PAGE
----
• The blaster unit [0031] 240 includes a scheduler 242, a background overlay engine 244, a background memory 246, an overlay memory 248, and a front end/transmit engine 250. The scheduler 242, the background overlay engine 244 and the background memory 246 cooperate to form data units and to pass these data units to the front end/transmit engine 250.
  • The blaster unit [0032] 240 uses session configuration information, comprising instructions for forming and timing transmission of the outgoing data units. The blaster unit 240 may receive the session configuration information from the port processor 212. The session configuration information may include a session identifier (ID) which identifies to which session the session configuration information pertains. The components of the session configuration information may be communicated as a unit or separately.
  • At least some of the session configuration information—templates and overlays—vmay be stored in the two memories [0033] 246, 248 of the blaster unit 240. The memories 246, 248 may index, sort or otherwise store the session configuration information by the session ID. The background memory 246 stores a template for the data units of each outgoing stream 252. The overlay memory 248 stores an overlay for each outgoing session 254. Whereas the template provides a basic layout of what will be an outgoing data unit, the overlay memory 248 dictates how the template will be modified or completed to produce the data units of the session.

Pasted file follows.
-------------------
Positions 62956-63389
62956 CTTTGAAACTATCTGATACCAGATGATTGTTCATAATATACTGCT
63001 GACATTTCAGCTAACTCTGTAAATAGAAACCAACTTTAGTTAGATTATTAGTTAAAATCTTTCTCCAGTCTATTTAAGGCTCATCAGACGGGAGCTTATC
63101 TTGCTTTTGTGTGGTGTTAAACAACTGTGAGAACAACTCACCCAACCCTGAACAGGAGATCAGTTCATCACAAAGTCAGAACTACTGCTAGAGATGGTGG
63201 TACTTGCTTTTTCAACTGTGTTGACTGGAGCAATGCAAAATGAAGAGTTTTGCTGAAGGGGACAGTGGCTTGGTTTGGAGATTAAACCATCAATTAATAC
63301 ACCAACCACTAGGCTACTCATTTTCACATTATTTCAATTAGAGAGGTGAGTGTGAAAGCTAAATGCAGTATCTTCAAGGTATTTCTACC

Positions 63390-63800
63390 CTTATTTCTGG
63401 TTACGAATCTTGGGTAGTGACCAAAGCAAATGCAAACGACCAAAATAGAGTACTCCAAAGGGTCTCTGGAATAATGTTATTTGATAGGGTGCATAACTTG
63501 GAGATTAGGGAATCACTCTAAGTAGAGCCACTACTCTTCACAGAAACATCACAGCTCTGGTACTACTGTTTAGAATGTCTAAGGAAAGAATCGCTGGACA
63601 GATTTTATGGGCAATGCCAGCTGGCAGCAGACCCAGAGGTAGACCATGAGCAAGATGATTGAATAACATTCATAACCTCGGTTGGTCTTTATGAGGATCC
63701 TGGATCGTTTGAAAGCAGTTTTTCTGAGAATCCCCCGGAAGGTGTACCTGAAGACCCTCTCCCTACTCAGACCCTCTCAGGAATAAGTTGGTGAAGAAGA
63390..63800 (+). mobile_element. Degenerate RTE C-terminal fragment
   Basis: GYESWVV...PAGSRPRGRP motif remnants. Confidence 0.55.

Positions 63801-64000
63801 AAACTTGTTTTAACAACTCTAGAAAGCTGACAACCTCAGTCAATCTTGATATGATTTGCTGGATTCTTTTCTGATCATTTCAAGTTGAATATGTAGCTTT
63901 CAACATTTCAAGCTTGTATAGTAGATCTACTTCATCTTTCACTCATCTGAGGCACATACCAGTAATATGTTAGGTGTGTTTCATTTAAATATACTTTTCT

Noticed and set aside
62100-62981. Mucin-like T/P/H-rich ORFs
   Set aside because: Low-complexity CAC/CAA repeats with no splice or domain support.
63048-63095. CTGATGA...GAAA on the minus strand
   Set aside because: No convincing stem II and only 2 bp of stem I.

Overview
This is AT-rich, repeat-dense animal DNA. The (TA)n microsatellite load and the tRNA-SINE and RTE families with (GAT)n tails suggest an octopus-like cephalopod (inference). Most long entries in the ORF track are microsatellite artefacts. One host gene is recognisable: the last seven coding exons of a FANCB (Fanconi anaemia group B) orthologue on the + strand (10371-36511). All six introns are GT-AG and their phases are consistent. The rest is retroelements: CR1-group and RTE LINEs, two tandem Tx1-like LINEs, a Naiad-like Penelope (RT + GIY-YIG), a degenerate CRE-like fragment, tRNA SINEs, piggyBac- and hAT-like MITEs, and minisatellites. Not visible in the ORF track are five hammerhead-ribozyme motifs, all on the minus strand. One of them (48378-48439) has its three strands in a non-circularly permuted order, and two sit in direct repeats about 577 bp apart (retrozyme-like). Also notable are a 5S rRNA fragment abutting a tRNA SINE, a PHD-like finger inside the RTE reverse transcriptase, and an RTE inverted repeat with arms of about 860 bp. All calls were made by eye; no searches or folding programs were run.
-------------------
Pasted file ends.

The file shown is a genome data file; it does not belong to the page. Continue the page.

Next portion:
• The overlay memory [0034] 248 may store session parameters instead of merely specific data for a session. That is, the session parameters may specify that a value of a specific field or bits might be varied in a predetermined fashion. For example, IP addresses may be incremented by a specific amount between specific start and stop values. As another example, the session parameters may be specified on a session-by-session basis.
  • Although the overlay memory [0035] 248 and the background memory 246 are shown as separate units, they may be combined into a single memory. Likewise, the port memory 216 may be combined with one or both of the background memory 246 and the overlay memory 248.
  • The scheduler [0036] 242 manages a schedule of transmission times for each of the outgoing streams, such as streams 252 a, 252 b, 252 n. The scheduler 242 operates like a metronome or clock to ensure that the outgoing streams conform to their respective data rates. Once configured and enabled for a given stream, the scheduler 242 sends a next transmit signal to the background overlay engine 244 when a data unit for the corresponding stream is to be transmitted. Alternatively, the scheduler 242 may signal to the background overlay engine 244 when the background overlay engine 244 should form an outgoing data unit, and the background overlay engine 244 implicitly passes the formed data units to the front end/transmit engine 250 for transmission. The scheduler 242 is connected to the bus 230 is coupled to the bus 230 for receiving control information.